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This will mark the fourth consecutive year of play at Memorial Park for the Houston Open after a sustained 16-year stretch from 2003-2019 at the Golf Club of Houston. In 2019, Tom Doak completed a significant overhaul of Memorial Park, which was funded with $34M from the Houston Astros Foundation with input from none other than Brooks Koepka. Prior to Doak’s renovation, Memorial Park had hosted the PGA Tour’s Houston Open 14 times between 1947 and 1963, with Arnold Palmer notably winning here in ’57.

Whenever a player is brought on in an advisory role, it’s usually more cosmetic for marketing purposes, with the architect’s vision prevailing. In the case of Brooks Koepka at Memorial Park, however, you can’t help but feel his influence. This renovated golf course does not possess the historical significance or stakes of a Major, but it’s been constructed in a way that closely emulates Major conditions with a combination of length and difficult green-side runoffs that reward all-around skillsets of distance, ball-striking, and short game.

How It Breaks Down

Memorial Park is a long par-71, playing to 7,412 yards on the scorecard with three par-5s, five par-3s, and 10 par-4s. Of the par-4s, half will play over 490 yards, which will impose a stern ball-striking test on the field.

There are only five holes with a scoring average under par, which is a stark contrast from the birdie fest conditions we’ve become used to over the last month. Unsurprisingly, the five 490+ yard par-4s and 237-yard par-3 are the most difficult scoring holes on the course.

What I found most interesting about Memorial Park is that through the first two years of play post-renovation, the shortest par-3 (155 yards), par-4 (382 yards), and par-5 (576 yards) each have a scoring average over par. This shows that the firm conditions, tight runouts around the green, and susceptibility to gusting Texas winds all make this golf course play even more difficult than the stock scorecard yardage would suggest.

Traits And Recent Notable Facts

Fast, oversized Bermuda greens with tight surrounding runoff areas highlight the identity of Memorial Park. Not unlike Southern Hills or other recent links-style courses, Memorial Park will call for creative shot-making around the greens, with a myriad of options to scramble when approaches inevitably miss their target.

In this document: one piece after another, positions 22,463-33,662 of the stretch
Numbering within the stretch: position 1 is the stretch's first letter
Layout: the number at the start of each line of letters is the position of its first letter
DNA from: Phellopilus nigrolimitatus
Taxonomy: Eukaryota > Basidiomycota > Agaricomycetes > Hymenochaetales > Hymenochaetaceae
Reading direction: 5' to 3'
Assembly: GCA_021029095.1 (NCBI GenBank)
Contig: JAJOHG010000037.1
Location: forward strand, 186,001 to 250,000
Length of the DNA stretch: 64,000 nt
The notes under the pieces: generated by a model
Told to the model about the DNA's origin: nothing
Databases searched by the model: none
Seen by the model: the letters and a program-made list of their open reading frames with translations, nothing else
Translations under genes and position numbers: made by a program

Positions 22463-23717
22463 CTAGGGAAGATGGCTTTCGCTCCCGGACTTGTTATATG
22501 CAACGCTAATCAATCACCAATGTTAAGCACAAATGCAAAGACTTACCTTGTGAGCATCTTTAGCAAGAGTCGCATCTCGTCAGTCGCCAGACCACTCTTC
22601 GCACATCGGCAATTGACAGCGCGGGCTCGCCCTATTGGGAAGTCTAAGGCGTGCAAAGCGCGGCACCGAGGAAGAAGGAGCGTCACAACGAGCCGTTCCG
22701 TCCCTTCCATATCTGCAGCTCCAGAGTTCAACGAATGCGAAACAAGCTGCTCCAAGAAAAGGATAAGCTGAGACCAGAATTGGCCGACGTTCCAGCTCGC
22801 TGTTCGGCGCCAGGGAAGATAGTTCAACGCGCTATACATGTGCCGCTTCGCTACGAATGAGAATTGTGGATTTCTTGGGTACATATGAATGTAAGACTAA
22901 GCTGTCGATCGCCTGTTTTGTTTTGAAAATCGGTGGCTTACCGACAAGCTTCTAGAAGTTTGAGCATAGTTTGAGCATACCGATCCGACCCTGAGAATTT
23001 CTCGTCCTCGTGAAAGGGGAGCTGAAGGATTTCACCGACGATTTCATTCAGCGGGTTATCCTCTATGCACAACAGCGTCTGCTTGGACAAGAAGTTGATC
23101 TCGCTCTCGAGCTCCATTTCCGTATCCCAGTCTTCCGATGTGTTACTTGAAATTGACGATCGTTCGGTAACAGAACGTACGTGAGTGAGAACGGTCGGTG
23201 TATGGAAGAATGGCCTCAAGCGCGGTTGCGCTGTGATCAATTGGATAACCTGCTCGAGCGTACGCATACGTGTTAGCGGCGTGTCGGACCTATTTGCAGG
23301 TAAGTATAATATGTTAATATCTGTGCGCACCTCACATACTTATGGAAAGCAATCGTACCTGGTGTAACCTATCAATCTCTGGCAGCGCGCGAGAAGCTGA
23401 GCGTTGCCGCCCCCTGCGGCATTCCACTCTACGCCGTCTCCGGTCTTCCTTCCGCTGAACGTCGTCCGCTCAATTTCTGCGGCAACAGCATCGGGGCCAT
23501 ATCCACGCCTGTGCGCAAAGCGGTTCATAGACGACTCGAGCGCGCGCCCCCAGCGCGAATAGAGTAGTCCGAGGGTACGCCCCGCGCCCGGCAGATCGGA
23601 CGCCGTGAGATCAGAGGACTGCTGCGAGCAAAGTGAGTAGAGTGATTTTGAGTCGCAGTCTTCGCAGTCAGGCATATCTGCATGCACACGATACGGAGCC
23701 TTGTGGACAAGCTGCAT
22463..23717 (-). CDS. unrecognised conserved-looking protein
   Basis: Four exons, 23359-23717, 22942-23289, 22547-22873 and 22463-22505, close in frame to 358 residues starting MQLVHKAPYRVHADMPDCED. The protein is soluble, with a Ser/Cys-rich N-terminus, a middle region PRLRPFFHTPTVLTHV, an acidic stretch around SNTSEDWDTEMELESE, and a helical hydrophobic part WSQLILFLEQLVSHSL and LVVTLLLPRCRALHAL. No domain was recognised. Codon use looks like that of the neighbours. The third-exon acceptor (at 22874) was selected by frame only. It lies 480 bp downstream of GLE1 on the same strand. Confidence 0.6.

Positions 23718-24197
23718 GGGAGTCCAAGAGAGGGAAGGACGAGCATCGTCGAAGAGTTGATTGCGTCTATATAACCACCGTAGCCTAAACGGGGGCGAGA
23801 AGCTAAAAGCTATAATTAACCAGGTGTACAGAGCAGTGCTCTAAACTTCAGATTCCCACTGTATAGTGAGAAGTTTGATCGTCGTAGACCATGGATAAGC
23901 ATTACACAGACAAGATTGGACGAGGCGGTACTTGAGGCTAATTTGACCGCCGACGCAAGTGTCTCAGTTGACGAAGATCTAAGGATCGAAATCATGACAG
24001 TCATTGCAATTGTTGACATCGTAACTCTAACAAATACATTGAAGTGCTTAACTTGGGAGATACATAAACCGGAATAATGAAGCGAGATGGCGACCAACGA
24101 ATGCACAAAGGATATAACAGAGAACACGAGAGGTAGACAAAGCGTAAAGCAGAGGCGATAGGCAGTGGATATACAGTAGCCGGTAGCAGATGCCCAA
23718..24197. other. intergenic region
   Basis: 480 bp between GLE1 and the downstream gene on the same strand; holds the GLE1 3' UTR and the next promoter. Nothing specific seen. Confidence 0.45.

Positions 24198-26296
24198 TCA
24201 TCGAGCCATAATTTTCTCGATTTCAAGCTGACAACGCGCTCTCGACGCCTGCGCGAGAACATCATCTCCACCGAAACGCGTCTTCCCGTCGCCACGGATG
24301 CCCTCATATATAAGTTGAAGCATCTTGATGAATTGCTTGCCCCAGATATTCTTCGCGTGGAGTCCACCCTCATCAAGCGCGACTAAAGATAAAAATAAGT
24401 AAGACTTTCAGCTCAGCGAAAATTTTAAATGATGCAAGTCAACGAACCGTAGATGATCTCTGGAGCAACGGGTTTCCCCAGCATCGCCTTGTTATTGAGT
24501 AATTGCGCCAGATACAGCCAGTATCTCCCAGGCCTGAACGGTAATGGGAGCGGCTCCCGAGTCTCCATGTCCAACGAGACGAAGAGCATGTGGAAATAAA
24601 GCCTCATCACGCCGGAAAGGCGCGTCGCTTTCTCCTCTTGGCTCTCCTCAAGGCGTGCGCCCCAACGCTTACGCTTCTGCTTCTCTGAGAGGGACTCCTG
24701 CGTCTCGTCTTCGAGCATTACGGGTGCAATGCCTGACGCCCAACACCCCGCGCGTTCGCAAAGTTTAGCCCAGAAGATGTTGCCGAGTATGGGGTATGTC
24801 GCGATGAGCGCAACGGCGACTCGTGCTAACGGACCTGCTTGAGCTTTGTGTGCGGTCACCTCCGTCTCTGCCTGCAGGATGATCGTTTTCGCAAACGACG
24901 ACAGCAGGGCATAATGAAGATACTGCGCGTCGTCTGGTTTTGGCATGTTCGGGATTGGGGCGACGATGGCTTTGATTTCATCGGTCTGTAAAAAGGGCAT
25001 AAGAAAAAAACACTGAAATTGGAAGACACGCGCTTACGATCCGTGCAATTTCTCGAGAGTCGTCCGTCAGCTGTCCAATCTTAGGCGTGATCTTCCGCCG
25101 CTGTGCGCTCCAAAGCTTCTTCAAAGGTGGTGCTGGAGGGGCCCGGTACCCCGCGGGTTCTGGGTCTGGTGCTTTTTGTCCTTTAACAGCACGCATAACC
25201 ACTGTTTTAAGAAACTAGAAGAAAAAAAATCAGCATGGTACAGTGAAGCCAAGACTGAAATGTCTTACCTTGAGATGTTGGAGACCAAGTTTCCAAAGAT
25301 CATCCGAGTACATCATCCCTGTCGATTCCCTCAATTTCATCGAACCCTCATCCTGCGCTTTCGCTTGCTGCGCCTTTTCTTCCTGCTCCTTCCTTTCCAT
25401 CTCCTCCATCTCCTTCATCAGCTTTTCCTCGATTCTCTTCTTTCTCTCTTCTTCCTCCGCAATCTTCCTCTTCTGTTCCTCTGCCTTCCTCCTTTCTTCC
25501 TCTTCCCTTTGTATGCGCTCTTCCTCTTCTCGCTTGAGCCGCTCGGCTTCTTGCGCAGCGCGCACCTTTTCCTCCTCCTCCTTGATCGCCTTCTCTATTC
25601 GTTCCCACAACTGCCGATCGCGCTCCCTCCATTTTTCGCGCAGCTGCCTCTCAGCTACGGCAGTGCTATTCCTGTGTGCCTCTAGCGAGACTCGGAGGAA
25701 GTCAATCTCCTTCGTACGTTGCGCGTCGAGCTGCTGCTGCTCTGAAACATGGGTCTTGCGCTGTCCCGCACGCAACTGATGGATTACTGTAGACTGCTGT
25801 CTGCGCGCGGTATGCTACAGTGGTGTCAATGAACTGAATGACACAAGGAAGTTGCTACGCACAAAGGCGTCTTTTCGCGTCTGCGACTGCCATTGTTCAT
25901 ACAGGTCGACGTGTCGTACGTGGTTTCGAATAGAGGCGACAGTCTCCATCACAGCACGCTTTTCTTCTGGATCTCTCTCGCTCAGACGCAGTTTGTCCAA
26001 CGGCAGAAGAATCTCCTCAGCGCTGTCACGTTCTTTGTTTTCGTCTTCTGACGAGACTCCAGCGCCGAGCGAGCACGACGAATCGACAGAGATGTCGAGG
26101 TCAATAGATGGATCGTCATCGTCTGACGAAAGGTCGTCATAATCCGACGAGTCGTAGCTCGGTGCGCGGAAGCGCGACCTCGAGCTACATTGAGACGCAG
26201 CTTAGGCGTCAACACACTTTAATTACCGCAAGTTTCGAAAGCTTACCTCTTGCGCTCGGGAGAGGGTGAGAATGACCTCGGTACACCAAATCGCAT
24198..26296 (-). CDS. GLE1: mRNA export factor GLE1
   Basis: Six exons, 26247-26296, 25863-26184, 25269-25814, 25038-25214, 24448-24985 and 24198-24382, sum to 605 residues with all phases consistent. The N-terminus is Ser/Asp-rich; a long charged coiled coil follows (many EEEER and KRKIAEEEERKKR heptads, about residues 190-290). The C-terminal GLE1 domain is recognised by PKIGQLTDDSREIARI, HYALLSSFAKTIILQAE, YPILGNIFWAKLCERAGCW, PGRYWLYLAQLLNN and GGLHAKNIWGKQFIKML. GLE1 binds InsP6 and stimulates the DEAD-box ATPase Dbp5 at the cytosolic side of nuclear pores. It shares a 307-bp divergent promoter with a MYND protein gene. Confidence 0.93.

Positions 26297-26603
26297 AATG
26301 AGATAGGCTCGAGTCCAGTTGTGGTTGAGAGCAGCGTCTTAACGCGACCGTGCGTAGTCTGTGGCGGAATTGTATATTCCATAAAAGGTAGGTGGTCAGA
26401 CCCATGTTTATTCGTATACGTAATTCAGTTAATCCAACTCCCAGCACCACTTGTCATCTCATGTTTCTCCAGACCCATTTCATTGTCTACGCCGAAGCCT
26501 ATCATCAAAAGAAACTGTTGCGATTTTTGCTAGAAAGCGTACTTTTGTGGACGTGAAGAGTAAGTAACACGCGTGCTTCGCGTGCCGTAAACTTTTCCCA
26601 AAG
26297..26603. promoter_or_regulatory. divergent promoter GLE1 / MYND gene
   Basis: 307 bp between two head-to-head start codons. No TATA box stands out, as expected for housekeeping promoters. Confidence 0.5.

The wind has been fairly calm in the first two iterations of this event, but we should always anticipate gusting winds whenever golfing in Texas, which will further emphasize short game. Over its first two years, Memorial Park has ranked inside the top 10 of most difficult courses to score from around the greens, both from the rough and tight fairway runoff areas.

Despite its length, standing over 7,400 yards, the par-3s offer somewhat of a respite at this course, ranking bottom-5 in average Par-3 length in each of the last two years. The par-3s are still not birdie opportunities by any means, so players will be content to finish the week at Even par across them.

In short, the course has been designed to reward skilled all-around players with distance, strong ball striking, and reliable short games in their arsenal.

For Memorial Park course specs, hole-by-hole breakdown with yardages, and past Houston Open winners with their pre-tournament odds, visit our Houston Open odds page.

Editor’s Note


Over the first three years of play at Memorial Park, it’s Tony Finau who stands out at the top of the field in terms of Course History. Finau has played in each of the first three iterations of the Houston Open at Memorial Park, posting a T24 and MC prior to winning this event last season.

After Finau, the rest of the top 10 in Course History at Memorial Park include Joel Dahmen, Alex Smalley, Scottie Scheffler, Aaron Rai, Mackenzie Hughes, Maverick McNealy, Stephan Jaeger, and Jason Day. It’s difficult to draw overarching conclusions after just three years, but considering the additional top results from players like Jason Kokrak, Carlos Ortiz, Dustin Johnson, and Brooks Koepka, who are all absent this week, a trend of Driving Distance, top-tier ball striking, and Bermuda putting begins to prevail.